“Everybody knows that pestilences have a way of recurring in the world; yet somehow we find it hard to believe in ones that crash down on our heads from a blue sky.” That’s from Albert Camus’ classic 1947 novel The Plague, an allegory of fascism that eerily describes our current circumstances, up against that deadly microscopic beast that first began devouring people in China’s Wuhan province last November. “There have been as many plagues as wars in history; yet always plagues and wars take people equally by surprise.”
The thing is, there isn’t much in the way of a helpful real-world precedent to draw from, now that we’re all self-isolating and social-distancing, and movie theatres are closing along with the bars and restaurants, and the schools, and the hockey rinks, and almost all the important places where public life ordinarily unfolds. The disruption of global supply chains, the near-total shutdown of international travel, the daily stream of nearly 200,000 people crossing the Canada-U.S. border dwindling to a trickle, and the radical contraction of the world’s primary economies: all bolts from the blue.
Sept. 11, 2001, was similarly one of those events that “crash down on our heads from a blue sky,” and 10 years later, beginning in Tunisia in January 2011, the Arab Spring took everyone equally by surprise, in the same way that the uprisings in Poland and Hungary did in 1989, when the Berlin Wall was pulled down, and the world was changed utterly. You’d probably have to reach back to the War Measures restrictions of the 1940s to find the closest comparison with the draconian measures adopted across Europe and North America to contain the rising pace and spreading scale of the COVID-19 sickness that has suddenly afflicted more than 200,000 people worldwide, killing more than 8,000.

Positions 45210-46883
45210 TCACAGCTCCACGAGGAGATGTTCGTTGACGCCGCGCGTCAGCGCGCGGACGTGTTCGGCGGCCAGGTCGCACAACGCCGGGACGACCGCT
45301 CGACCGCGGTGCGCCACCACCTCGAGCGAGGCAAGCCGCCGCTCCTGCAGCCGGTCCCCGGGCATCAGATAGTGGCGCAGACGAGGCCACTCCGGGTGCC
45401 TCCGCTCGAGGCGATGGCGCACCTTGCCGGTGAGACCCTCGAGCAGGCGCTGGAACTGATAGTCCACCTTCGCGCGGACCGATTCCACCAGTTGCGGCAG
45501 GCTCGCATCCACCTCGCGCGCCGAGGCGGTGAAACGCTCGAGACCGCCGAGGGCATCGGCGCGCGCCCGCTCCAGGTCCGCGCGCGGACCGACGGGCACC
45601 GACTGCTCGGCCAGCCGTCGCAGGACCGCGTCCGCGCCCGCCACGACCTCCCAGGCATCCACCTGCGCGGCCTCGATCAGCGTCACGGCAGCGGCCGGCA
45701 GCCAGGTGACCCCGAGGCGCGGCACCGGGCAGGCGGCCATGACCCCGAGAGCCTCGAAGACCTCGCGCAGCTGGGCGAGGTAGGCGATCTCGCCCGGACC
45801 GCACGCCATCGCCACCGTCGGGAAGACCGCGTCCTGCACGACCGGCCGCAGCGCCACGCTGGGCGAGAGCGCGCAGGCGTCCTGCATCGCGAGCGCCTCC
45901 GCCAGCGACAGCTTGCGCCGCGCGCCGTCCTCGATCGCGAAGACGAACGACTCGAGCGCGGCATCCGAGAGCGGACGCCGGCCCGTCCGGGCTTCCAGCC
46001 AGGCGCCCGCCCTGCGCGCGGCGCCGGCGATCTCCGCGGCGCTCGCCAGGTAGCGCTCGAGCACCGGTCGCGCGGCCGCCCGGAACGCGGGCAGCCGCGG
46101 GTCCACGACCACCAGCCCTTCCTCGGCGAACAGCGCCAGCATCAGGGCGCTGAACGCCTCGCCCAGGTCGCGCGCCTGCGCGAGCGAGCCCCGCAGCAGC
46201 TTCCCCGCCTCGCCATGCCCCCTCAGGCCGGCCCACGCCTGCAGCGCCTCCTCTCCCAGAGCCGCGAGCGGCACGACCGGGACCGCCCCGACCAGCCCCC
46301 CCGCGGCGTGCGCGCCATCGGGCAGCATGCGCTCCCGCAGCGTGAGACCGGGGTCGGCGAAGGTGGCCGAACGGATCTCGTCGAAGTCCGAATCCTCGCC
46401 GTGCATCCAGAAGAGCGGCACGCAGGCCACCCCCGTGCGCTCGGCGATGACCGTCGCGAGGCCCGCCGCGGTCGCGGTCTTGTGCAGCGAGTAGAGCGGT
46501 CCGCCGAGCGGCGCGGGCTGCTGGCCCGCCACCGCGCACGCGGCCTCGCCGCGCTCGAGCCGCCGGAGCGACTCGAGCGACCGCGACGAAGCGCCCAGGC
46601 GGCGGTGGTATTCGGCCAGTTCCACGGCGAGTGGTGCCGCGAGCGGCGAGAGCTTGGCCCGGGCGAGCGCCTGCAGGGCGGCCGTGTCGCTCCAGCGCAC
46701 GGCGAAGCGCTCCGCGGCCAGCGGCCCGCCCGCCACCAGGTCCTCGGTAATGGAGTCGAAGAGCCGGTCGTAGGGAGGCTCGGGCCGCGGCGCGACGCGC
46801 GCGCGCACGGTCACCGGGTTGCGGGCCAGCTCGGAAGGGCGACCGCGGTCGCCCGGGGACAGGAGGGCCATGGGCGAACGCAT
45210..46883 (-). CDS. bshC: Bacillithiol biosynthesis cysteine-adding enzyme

Where this is all going, and what sort of world we’ll soon be living in, is still very much up to the people of the world’s liberal democracies to decide, or at least to influence. The G7 countries, Canada included, are facing the necessity of economic intervention at a scale unknown in peacetime, just to tide us all through our travails with landlords, grocery bills and the basics.
But we’re just coming off 14 years of democracy’s worldwide retreat. Part and parcel of all that is the impunity afforded Vladimir Putin’s expansionist gangster state, the NATO capitals’ unconscionable indifference to the crucifixion and dismemberment of Syria’s Sunni Arab majority, and the savage hegemony asserted by Iran’s Khomeinist regime throughout the Middle East. But most notable in the prospects for democracy’s survival is Chinese strongman Xi Jinping’s determination to replace the 70-year-old liberal world order entirely with a world remade in the image and likeness of the Chinese Communist Party’s vast military-industrial surveillance state, with its sundry satrapies, its compliant client regimes, its globe-spanning subsidiaries, and its corporate compradors, embedded so noticeably in Canada.